Nottingham officially launched its bid to become a United Nations City of Literature last week.
Writers, supporters from both universities, and the city council met at an event hosted by the Lord Mayor at the Council House on Thursday evening.
The bid was launched back in April at Bromley House Library, an independent subscription-based library, in Angel Row in the city centre. It is the brainchild of library president and playwright Stephen Lowe, who wanted a way to mark the library’s bicentenary in 2016.
The bid will celebrate Nottingham’s literary heritage – which includes links to Lord Byron, DH Lawrence and Alan Sillitoe – as well as current and future writers.
Performance poet Andrew Graves – who goes by the pen name Mullet Proof – told the BBC at the time of the launch that Nottingham’s literary scene needed celebrating and nurturing.
“The one thing that frustrates me about Nottingham [is that] we don’t make enough of our literary heritage,” he said.
“I sometimes lie awake at night and wonder, ‘what would Manchester do if they had DH Lawrence or Alan Sillitoe?’ I just don’t think we make enough of it.”
Nottingham City Council, Nottingham Writers’ Studio and the Nottingham Post are also backing the bid. The city must show wide consultation and support and demonstrate other things, including a quality and diversity of literature schemes, academic institutions specialising in literature and online platforms dedicated to creative industries.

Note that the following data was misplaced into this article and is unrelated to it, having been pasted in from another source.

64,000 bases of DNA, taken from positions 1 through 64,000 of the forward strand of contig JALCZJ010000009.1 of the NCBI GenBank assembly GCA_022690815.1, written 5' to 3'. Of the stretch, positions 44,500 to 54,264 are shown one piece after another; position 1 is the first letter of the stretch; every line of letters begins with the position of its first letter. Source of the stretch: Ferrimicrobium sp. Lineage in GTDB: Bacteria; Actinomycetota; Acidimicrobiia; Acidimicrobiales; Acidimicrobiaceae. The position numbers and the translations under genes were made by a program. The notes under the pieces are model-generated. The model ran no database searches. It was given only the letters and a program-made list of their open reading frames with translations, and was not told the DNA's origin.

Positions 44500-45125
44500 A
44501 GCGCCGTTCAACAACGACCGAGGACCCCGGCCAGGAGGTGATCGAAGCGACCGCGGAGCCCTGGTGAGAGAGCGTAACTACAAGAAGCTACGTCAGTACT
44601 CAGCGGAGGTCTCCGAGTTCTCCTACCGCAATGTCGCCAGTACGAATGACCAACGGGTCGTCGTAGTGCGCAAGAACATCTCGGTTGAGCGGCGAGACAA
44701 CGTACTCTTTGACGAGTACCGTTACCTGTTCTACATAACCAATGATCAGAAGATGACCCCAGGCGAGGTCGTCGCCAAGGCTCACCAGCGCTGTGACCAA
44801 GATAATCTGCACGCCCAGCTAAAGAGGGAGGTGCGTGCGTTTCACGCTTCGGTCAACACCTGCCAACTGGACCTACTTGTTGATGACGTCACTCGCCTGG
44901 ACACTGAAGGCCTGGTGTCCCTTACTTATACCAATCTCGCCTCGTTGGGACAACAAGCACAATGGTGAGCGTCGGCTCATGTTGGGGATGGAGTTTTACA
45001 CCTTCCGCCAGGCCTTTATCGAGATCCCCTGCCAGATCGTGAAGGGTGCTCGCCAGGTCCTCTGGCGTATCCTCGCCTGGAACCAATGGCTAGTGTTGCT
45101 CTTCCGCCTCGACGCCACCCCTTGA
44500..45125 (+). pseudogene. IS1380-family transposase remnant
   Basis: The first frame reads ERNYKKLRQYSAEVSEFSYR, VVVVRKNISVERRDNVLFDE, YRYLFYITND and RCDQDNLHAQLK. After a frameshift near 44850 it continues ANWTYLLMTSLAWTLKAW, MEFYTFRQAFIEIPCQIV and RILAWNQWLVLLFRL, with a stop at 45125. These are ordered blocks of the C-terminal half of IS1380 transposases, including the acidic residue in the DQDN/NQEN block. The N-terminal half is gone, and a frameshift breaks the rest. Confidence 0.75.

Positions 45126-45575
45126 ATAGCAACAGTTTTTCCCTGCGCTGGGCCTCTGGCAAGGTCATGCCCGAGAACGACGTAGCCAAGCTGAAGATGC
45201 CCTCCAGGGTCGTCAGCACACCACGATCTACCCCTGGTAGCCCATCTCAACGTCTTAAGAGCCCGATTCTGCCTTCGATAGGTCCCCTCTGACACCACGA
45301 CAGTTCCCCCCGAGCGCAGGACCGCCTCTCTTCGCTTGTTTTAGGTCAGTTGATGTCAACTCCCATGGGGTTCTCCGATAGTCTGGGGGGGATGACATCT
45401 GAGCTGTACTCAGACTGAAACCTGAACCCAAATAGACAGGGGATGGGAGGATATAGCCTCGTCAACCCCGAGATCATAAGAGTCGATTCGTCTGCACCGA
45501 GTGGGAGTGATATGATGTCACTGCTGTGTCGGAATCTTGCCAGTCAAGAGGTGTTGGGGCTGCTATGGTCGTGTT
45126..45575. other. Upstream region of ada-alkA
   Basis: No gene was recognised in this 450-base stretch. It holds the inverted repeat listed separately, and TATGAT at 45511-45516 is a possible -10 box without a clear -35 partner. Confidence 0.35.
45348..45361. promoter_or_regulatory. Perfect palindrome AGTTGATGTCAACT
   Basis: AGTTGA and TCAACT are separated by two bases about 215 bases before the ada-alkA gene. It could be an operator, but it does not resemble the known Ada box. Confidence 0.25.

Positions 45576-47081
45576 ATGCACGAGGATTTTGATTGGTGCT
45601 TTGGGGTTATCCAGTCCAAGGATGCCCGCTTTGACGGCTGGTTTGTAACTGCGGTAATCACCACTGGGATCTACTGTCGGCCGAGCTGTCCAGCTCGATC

Shelagh Gallagher, of Bromley House Library, told the BBC in April it would encourage work in schools and inspire children, helping to combat Nottingham’s low literacy rates.
“The potential for activities [if we get it] is marvellous,” she said.
“We want people and children in Nottingham to see they are part of a city of literature and to find out about our heritage. But it is more about the next generation, ways of increasing literacy through enjoying being part of Nottingham’s heritage.”
Pippa Hennessy, development director at the writers’ studio, said at the time of the launch that successful bid would be hugely beneficial to Nottingham. She told the Nottingham Post: “We really would love to become part of the Unesco Creative Cities Network. It would mean we could link up with other cities and find out how best to use the title.
“It would send a global message that we have got excellent literature going on here and not just a great literary heritage
Sharon Scaniglia, arts officer at the city council, told the Nottingham Post in April: “Benefits for Nottingham will be many as we build on our cultural heritage with literature as another theme in the city to attract tourism.
“We have some excellent writers who can stand firmly on the groundwork achieved by the city’s past great writers.
“Being a Unesco City of Literature would spur on even more writers, inspire young people to read and write, which in a longer term will help with children’s literacy.”
There are currently seven UN Cities of Literature (http://www.unesco.org/new/en/culture/themes/creativity/creative-cities-network/literature/) – Edinburgh, Dublin, Norwich, Melbourne, Iowa City, Reykjavík and Krakow.
A decision is expected by November 2015.